Anabelle de la Nuez and Graham Maverick rehearse together, with two male dancers sitting in chairs and watching in the background. Anabelle arches back in a low attitude on the floor, facing Graham, who lunges forward and reaches toward her
Ayça Anil and Graham Maverick. Photo by Photography by ASH, courtesy Kaatsbaan Cultural Park.

In addition, Marney is working with London-based rehearsal director Kate Lyons and, notably, the last living cast member from the 1972 performance, former Hong Kong Ballet artistic director Stephen Jefferies. Lyons says that Deborah’s and Jeffries’ recollections were integral to the reconstruction. “[Deborah] was really generous with her memory,” says Lyons. “Because it is such a personal thing, isn’t it, that first date? She told us all about how charming and chivalrous she found Kenneth to be.” Those details and nuances fueled subtle movements. “She said that one of the friends was somewhat miffed because he saw himself as a prospective suitor. Once you know that information, you see: ‘That’s why he’s looking over there at that point, and that’s why he walks away.’ ”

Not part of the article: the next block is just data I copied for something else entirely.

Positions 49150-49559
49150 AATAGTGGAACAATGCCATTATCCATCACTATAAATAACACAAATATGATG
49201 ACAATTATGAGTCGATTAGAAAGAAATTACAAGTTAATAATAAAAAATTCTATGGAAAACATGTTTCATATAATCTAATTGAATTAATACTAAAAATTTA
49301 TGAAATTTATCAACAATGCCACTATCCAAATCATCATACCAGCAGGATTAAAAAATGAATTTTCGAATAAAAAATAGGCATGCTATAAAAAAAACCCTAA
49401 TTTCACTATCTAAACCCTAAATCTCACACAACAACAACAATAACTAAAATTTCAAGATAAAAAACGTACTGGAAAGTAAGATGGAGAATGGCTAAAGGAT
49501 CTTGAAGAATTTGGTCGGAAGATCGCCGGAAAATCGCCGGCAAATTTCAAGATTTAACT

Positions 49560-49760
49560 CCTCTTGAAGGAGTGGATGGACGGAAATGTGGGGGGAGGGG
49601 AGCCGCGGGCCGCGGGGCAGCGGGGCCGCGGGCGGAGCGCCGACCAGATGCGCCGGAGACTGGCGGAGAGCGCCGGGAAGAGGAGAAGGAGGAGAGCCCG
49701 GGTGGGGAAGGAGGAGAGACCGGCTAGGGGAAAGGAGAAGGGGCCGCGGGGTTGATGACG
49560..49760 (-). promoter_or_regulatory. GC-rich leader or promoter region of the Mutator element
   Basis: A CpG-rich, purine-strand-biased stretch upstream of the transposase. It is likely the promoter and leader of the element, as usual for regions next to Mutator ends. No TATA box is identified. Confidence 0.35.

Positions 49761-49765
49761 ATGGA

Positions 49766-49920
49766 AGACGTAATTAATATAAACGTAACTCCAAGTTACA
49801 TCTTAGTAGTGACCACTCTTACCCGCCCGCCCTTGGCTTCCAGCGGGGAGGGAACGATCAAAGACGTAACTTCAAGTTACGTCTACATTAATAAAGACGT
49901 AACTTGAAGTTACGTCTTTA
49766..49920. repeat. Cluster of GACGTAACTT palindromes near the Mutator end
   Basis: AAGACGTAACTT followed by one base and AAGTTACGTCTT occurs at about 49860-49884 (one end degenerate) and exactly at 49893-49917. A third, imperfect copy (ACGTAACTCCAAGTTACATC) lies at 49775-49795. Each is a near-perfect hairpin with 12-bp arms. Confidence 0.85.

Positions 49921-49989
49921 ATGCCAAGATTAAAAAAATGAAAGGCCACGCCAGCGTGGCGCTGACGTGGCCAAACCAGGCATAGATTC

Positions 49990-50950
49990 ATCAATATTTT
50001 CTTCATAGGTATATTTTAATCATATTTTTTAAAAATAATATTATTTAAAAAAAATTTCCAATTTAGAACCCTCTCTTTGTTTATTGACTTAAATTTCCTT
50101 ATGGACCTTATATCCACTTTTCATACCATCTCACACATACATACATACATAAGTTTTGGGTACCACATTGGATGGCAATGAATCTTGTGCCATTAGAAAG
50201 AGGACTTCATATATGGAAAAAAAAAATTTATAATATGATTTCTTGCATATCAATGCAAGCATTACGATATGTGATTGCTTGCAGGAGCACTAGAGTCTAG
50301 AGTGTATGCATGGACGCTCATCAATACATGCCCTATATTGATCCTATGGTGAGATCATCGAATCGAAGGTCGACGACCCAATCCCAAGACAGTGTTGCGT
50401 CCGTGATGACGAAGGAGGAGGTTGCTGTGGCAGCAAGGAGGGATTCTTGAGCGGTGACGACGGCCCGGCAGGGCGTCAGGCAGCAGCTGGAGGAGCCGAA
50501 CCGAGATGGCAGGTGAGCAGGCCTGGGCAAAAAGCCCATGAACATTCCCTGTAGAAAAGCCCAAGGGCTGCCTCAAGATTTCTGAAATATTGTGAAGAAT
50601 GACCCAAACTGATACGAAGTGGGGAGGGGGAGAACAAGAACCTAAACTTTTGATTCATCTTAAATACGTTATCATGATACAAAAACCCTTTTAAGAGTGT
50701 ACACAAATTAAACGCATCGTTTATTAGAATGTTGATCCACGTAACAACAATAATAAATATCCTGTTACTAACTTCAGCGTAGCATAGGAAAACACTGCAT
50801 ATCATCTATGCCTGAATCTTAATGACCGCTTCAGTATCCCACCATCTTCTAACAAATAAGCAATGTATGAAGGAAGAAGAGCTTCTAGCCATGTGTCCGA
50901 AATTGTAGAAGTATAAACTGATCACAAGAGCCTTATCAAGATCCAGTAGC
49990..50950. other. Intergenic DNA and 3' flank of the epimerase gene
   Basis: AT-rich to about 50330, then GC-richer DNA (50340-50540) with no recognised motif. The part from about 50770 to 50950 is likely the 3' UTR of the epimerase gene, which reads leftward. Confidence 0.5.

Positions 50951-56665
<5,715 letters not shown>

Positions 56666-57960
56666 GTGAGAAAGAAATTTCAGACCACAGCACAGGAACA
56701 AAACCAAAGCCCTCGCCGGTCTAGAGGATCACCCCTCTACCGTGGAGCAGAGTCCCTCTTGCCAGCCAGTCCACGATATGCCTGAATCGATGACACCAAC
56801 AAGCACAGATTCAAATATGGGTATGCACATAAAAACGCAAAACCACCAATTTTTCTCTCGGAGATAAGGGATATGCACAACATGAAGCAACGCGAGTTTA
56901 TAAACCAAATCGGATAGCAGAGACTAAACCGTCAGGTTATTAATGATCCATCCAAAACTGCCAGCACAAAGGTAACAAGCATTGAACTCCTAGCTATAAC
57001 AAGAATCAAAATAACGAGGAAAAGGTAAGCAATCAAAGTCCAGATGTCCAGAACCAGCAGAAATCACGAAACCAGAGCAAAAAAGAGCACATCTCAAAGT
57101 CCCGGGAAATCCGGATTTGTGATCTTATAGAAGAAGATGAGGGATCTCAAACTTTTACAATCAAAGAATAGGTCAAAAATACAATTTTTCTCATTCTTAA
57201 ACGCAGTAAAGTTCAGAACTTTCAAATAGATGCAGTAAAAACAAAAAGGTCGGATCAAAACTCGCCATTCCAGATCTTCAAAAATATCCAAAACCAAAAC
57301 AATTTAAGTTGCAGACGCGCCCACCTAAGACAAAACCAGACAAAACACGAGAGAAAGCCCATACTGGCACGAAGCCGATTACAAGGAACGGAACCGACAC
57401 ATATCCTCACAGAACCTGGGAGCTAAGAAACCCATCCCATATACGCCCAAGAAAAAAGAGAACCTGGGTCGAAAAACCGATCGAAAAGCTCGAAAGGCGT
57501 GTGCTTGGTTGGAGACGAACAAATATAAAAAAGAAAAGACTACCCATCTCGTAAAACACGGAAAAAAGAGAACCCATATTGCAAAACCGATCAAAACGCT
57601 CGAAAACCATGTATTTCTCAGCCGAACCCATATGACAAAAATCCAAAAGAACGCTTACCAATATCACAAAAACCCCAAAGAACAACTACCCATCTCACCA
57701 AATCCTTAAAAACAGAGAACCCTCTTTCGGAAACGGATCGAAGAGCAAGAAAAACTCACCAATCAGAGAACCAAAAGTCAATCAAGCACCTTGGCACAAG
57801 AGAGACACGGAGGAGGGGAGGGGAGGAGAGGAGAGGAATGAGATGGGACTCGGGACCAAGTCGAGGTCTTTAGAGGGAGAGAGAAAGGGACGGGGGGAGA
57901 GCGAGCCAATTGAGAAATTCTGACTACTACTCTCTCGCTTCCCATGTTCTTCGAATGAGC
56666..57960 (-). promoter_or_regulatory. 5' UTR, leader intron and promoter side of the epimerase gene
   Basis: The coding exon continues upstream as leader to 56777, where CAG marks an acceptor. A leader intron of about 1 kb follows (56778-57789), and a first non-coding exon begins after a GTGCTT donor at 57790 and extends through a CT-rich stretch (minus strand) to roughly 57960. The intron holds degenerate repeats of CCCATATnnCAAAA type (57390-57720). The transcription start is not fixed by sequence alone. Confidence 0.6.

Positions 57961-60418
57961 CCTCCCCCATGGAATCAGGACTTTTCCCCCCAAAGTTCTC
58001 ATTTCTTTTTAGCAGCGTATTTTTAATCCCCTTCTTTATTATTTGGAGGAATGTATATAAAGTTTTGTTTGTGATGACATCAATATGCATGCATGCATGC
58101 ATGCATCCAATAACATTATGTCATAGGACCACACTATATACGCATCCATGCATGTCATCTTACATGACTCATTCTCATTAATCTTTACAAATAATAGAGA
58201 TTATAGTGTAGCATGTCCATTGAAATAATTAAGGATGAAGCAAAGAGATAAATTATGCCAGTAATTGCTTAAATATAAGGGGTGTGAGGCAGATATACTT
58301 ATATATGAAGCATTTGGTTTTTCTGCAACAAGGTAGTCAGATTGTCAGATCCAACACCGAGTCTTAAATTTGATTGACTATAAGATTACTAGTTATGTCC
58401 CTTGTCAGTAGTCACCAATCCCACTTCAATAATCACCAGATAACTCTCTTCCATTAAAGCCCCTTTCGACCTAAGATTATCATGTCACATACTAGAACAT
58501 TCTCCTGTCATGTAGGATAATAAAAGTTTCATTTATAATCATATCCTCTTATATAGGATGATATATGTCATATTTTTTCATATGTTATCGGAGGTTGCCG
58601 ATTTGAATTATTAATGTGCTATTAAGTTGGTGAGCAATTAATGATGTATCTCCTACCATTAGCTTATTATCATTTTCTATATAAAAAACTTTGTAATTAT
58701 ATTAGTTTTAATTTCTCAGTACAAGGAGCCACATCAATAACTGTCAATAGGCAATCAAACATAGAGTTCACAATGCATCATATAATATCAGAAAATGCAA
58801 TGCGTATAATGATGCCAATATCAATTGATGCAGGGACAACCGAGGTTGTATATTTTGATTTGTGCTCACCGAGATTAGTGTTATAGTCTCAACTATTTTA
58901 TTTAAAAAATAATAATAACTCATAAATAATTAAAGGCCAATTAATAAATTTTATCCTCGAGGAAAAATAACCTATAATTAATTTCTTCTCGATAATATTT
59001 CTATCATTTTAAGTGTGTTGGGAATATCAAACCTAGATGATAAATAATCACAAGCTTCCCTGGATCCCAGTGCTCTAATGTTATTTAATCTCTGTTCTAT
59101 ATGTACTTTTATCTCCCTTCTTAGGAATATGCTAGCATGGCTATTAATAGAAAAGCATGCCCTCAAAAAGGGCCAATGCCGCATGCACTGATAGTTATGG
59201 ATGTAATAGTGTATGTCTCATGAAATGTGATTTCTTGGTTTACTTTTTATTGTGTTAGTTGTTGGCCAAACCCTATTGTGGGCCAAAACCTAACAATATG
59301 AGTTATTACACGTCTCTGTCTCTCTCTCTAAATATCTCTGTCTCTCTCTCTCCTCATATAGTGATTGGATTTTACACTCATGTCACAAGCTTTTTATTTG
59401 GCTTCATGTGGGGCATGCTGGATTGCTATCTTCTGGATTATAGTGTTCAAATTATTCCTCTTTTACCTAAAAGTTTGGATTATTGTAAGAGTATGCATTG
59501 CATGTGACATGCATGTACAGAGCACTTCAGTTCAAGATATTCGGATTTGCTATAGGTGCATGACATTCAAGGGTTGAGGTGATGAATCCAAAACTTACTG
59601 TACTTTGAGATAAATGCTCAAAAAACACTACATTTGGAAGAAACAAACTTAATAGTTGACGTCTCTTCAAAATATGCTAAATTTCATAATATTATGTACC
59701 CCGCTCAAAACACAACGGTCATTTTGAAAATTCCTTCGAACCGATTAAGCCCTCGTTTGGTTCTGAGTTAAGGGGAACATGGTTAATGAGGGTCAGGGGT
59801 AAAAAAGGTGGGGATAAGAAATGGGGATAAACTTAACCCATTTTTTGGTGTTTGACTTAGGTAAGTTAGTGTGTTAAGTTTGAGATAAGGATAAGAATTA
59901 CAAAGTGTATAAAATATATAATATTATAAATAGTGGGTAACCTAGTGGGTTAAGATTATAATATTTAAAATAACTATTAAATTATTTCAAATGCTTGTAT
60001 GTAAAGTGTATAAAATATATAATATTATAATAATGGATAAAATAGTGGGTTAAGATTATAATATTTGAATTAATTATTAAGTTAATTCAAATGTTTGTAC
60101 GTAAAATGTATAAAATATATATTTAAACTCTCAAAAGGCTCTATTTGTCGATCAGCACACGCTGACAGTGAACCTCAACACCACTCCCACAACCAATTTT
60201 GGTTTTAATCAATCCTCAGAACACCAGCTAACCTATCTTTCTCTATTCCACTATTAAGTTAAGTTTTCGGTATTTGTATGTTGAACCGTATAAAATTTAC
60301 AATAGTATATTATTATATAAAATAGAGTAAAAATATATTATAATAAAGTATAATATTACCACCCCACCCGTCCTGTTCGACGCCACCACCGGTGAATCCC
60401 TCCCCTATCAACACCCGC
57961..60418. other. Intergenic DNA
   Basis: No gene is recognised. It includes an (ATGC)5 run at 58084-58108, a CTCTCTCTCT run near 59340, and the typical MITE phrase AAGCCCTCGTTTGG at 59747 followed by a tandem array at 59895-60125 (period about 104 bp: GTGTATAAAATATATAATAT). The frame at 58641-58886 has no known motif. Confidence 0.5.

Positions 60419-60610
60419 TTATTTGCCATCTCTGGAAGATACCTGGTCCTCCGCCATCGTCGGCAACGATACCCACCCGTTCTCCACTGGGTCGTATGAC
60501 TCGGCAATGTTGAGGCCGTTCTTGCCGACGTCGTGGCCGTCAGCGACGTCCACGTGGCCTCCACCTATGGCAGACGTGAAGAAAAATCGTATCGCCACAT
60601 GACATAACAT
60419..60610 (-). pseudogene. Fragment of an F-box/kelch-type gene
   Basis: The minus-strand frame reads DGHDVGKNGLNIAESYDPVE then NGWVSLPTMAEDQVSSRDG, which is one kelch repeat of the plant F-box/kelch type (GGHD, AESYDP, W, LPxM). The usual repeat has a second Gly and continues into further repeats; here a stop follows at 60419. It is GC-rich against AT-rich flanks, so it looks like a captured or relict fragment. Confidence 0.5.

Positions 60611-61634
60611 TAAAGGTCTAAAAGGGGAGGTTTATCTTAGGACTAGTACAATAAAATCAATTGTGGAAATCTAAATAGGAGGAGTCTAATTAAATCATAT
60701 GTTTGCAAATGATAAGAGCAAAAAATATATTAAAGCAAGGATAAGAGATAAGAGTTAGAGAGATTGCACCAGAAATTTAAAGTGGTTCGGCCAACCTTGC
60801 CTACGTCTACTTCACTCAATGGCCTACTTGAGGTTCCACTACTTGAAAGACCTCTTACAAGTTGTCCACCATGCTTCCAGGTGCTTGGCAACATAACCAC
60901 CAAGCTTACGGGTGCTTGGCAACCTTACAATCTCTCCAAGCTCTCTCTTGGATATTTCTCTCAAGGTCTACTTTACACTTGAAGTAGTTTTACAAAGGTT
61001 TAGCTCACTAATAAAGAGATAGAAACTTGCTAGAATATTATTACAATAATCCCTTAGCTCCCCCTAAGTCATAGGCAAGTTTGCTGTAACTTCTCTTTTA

Lyons finds it fascinating that Ballade was notated at all. “To me that said that, at some point, Kenneth did want to revive it.” As for why it sat on the shelf for half a century, Marney agrees that it didn’t have to do with MacMillan not liking the piece, or he wouldn’t have taken so much care in preserving it. “When Kenneth came back from that tour where Ballade was performed, he very soon after was appointed as the director of The Royal Ballet. I think his priorities just shifted. Suddenly, he had to stage much bigger works.”

During the reconstruction process in March, Marney says that the dancers felt a certain pressure taking on a project so personal to its famous creator, especially with Deborah in the room. But working on such an unknown piece, without any preconceived notions of other performances or restagings, brings an element of surprise. The dancers and the audiences are in for a treat, says Marney. “It’s almost like a new MacMillan.”